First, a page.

Mesa residents concerned about risks associated with Falcon Field

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By Jennifer Thomas By Jennifer Thomas

MESA - Business is booming at one East Valley airport, but the increase in flights has neighbors fearing for their safety.

Sabena Training Academy moved to Mesa in 2007 to accommodate more business, but now many people who live nearby want the company to find a new home.

It's a scene that still stands out in the minds of those who experienced it up close.

Jennifer Stinson remembers in April 2008 when a small plane crashed in an orange grove behind her Mesa neighborhood. It had just taken off from Falcon Field when its single engine malfunctioned.

Three people onboard died and this mother fears the chance of a crash happening in their neighborhood again is high.

"The other day, my son came running in and thought that a plane had actually crashed because he saw one coming in so low," Stinson said.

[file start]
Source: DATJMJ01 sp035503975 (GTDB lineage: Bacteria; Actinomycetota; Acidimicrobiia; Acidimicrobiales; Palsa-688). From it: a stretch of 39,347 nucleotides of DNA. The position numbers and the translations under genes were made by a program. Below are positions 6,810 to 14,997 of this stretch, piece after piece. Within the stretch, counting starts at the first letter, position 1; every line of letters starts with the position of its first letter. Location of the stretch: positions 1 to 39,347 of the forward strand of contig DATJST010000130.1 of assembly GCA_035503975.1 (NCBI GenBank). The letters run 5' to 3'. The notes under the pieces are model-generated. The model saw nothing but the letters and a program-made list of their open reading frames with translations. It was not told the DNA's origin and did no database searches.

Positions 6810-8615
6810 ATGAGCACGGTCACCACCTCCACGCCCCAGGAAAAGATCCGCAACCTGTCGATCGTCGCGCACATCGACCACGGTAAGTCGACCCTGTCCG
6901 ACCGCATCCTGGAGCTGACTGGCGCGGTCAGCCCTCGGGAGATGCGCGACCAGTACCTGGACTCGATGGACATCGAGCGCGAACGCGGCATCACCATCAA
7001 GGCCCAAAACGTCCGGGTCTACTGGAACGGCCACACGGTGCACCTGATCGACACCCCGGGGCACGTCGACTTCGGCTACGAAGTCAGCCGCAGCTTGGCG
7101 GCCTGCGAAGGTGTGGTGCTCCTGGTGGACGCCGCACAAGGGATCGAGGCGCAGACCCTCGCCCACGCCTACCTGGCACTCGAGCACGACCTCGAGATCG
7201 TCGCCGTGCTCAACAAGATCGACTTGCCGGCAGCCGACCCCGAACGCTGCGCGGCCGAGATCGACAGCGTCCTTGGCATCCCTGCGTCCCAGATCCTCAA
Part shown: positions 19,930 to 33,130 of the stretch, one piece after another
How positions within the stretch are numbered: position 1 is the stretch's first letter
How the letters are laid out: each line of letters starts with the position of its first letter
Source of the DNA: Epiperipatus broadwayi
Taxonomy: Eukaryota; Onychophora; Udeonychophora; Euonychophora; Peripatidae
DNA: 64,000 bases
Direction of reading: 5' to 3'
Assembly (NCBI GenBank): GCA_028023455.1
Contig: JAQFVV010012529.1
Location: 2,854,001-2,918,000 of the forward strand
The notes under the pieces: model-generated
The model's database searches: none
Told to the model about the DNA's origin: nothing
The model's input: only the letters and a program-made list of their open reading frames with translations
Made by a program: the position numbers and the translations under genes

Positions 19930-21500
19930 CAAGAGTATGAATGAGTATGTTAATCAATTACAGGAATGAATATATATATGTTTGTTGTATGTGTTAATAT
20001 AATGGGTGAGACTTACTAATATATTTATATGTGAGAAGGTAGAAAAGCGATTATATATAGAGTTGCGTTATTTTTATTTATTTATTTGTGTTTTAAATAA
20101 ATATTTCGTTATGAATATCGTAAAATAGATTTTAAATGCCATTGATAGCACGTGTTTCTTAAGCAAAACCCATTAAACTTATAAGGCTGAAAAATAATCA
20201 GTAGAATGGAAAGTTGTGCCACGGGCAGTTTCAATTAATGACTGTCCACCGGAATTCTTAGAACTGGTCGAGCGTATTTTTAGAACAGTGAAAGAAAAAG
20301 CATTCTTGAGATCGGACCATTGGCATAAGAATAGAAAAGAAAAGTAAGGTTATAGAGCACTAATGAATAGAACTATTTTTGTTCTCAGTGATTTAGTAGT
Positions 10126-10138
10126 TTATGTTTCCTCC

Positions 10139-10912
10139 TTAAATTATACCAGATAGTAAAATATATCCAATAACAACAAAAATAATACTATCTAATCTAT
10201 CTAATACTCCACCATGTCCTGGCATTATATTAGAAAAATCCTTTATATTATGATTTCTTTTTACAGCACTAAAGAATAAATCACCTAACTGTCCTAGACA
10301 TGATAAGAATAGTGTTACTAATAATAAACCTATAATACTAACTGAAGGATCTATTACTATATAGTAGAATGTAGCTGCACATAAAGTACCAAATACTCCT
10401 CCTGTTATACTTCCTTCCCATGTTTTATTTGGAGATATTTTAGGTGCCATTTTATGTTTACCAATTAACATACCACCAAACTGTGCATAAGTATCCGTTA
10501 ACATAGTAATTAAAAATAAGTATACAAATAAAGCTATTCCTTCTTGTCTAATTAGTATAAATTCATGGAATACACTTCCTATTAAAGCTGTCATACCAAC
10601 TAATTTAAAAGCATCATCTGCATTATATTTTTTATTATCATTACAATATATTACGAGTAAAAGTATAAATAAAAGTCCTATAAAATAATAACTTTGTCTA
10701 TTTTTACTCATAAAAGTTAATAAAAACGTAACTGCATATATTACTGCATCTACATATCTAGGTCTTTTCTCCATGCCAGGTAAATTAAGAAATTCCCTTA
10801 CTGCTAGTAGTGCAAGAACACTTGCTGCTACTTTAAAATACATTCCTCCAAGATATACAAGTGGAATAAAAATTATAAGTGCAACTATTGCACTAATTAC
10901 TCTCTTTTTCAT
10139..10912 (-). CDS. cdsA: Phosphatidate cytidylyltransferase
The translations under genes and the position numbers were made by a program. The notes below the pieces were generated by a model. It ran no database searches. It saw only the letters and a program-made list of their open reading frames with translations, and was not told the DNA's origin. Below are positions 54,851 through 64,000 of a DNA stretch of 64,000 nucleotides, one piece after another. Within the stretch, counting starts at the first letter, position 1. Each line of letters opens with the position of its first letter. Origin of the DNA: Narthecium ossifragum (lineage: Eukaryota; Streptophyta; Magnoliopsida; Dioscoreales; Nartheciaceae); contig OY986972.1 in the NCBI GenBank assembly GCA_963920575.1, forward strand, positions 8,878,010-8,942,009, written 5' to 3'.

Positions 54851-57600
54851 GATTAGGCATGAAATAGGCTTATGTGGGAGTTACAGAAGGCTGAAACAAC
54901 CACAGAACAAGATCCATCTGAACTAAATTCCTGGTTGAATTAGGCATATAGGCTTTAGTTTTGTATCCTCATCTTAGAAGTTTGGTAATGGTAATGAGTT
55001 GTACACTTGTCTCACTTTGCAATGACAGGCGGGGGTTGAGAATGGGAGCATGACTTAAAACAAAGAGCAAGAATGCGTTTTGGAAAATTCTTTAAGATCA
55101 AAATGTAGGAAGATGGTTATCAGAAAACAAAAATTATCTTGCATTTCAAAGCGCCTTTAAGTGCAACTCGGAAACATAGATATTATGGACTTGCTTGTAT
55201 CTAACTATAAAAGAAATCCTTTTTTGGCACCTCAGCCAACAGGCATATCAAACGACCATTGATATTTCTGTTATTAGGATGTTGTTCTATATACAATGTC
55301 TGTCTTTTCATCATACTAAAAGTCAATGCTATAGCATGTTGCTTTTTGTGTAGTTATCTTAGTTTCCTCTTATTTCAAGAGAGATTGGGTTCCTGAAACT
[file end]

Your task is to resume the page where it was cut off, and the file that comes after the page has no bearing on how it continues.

It's that fear which led neighbors to form the committee "Keep Falcon Field Safe." Terri Eisenhauer is a member.

“We feel it's a tremendous risk that sooner or later, one is bound to come down on top of somebody,” Eisenhauer said.

Not only do some 900 Falcon Field flights circle day in and day out, directly above her neighborhood, but about 70% of those are flown by students from other countries.

"So not only are they learning aviation language, and learning to fly, they're learning to think and speak and communicate in a language that isn't their native language," said Eisenhauer.

The City of Mesa also formed an Ad-Hoc Task Force in April aimed at developing compromises between neighbors, the airport and the city. An increased safety risk is at the top of a 30-page petition that task force submitted to Mesa's city manager earlier this month.

In addition to a potential decrease in property value, neighbors say they live with a constant reminder that what goes up must come down.

“It’s reasonable to have aircraft coming in and out, what's unreasonable is to have it every five minutes, all day, every day, that's unreasonable and that's what the flight schools have brought,” Stinson said.

A community forum is scheduled for Wednesday night to discuss the task force's recommendations on how aircraft operations should be handled going forward.

Mesa has scheduled a public hearing to discuss these recommendations on September 30, 2009 from 6:00 p.m. to 7:30 p.m. at the Red Mountain Campus of Mesa Community College, on the 2nd Floor of the Mesquite Building. All community members are urged to attend and participate in the hearing.

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